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Fans bring change: Worcester City take steps towards new home

This is a story from the FSF archive – the FSF and Supporters Direct merged to become the FSA in 2019 – so this page may contain hyperlinks that do not work and/or have missing files. Our archived pages are not maintained and will not be updated.

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The Faithful have been without a home of their own for five years, here Luke Cox from Worcester City Supporters’ Trust tells us more about their fight for a new ground…

Worcester City FC, once of the National League North, have not played a competitive game in the city it carries the name of since 2013.

Due to piling financial pressures at the time, the club agreed to sell its ground familiar to many a groundhopper, St. George’s Lane. City have since played at Kidderminster Harriers and now Bromsgrove Sporting. 

The club and Supporters’ Trust jointly submitted a planning application back in April 2014 for a community football stadium in the city of Worcester at a site known as Perdiswell.

Sadly, despite the robust plan put together and the planning officers recommending approval, local politics seemed to have obstructed the application as it was rejected in July 2017.

Upon this decision, the club removed its association with the Perdiswell planning application to pursue its own planning application leaving the Supporters’ Trust as the sole applicants. This being at a time when there was heightened tension between the club board and many fans over several decisions.

Nonetheless, a Supporters’ Trust meeting was held shortly after in which the fans unanimously agreed to appeal the decision of the rejection of the planning application. This process involved the planning application being looked over by the Government’s independent Planning Inspectorate who would then decide to approve or reject it.

On 28th September 2018, the Supporters’ Trust received word that their appeal had been successful and finally had a route to bring Worcester City home.

Winning the planning permission appeal coincided with a number of club directors and the chairman who had been considered contentious at times leaving and being replaced by life-long fans with the experience to guide the club forwards.

The club is now moving towards supporter ownership and working with the Supporters’ Trust in harmony.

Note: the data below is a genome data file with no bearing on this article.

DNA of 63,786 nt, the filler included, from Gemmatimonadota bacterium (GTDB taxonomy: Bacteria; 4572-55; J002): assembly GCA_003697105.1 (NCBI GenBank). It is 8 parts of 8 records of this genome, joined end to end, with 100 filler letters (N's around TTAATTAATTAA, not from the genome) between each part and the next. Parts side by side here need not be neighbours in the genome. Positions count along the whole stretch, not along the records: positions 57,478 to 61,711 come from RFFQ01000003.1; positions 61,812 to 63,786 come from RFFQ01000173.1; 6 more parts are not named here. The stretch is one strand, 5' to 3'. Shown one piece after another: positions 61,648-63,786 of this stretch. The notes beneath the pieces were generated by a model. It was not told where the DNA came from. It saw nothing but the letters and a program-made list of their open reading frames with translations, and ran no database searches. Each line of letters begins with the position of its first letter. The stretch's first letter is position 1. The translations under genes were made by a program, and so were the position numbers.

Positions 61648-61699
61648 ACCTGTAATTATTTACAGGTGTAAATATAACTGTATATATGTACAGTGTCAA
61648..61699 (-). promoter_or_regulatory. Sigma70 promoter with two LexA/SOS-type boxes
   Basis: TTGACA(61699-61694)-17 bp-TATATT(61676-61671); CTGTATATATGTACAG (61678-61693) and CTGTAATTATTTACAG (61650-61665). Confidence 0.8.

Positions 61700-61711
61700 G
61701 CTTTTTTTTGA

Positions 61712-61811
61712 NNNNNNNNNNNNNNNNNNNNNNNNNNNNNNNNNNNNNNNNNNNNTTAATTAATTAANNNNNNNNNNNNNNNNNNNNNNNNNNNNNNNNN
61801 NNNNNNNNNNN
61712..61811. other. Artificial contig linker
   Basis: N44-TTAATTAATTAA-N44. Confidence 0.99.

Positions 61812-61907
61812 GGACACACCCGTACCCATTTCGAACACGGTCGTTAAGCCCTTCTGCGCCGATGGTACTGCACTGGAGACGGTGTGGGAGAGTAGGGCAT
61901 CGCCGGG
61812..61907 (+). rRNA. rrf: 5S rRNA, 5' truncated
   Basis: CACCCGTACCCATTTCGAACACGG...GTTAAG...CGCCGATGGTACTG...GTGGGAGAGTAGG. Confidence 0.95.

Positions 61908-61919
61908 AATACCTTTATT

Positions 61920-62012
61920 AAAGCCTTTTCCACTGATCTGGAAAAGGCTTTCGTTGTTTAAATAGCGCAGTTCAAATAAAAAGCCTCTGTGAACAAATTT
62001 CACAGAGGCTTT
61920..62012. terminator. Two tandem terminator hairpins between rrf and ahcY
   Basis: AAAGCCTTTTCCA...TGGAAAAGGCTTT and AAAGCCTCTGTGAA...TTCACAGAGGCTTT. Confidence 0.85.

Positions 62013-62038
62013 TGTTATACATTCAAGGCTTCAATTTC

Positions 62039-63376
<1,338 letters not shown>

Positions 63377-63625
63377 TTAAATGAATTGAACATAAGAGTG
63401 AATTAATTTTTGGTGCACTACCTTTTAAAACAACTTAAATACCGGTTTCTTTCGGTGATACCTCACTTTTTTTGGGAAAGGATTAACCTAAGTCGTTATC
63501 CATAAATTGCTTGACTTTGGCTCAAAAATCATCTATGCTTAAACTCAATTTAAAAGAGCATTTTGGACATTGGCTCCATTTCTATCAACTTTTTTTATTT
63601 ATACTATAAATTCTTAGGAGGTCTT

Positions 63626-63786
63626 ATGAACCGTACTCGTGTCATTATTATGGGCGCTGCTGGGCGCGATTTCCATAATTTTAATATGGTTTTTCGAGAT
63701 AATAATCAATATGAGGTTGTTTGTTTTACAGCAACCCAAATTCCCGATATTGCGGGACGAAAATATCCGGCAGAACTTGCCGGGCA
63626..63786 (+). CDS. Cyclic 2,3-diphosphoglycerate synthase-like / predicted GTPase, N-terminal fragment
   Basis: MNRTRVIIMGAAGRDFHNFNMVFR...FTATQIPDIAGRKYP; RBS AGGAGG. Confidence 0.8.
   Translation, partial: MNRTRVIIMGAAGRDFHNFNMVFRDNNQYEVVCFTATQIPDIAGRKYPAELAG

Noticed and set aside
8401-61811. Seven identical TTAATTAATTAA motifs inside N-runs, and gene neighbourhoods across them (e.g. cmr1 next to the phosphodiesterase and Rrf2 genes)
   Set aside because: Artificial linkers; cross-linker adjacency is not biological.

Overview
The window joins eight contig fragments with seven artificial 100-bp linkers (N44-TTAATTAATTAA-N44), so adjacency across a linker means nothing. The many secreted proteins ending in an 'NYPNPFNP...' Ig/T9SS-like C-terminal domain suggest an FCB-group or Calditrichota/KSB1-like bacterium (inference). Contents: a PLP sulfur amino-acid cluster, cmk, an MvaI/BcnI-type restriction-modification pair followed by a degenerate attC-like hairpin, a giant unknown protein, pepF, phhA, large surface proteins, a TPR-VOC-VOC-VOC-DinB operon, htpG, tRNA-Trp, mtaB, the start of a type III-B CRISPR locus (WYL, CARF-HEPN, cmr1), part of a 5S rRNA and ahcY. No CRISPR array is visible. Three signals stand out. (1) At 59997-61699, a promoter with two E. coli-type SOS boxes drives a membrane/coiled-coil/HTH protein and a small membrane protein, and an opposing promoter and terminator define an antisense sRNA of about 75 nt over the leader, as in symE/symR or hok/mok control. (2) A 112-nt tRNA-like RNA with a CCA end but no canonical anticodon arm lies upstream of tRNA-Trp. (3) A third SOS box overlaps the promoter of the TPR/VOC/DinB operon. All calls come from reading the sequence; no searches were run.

There have been occasions in recent years when all hope seemed to be lost. It was not too long ago that the club went through triple relegation after applying to drop two leagues and finishing in the bottom three of the National League North. There were even talks of the Worcester having to go fully amateur to survive.

The culmination of winning the planning permission, the changes at club board level and the progression towards supporter ownership has brought about a feeling of positivity and unity to Worcester City.

By all means the club still have considerable hurdles to overcome, winning the planning application appeal was only step one of many. Converting the club to supporter ownership involves changing the club’s constitution whilst the next step to secure the land which the Supporters’ Trust has planning permission for involves gaining a Community Asset Transfer which presents a whole host of new challenges to overcome.

However, it must be recognised that it was the fans who brought about this change. It was the fans through the Supporters’ Trust seeing through to the end their planning application at great expense that has forged a potential path for Worcester City to finally get home. The determination of the supporters through the Supporters’ Trust brings optimism that Worcester City will come home soon enough.

The FSF blog is the space to challenge perceived wisdom, entertain readers and inform our members. The views expressed are those of the author and they don’t necessarily represent FSF policy and (pay attention journalists) shouldn’t be attributed to the FSF.

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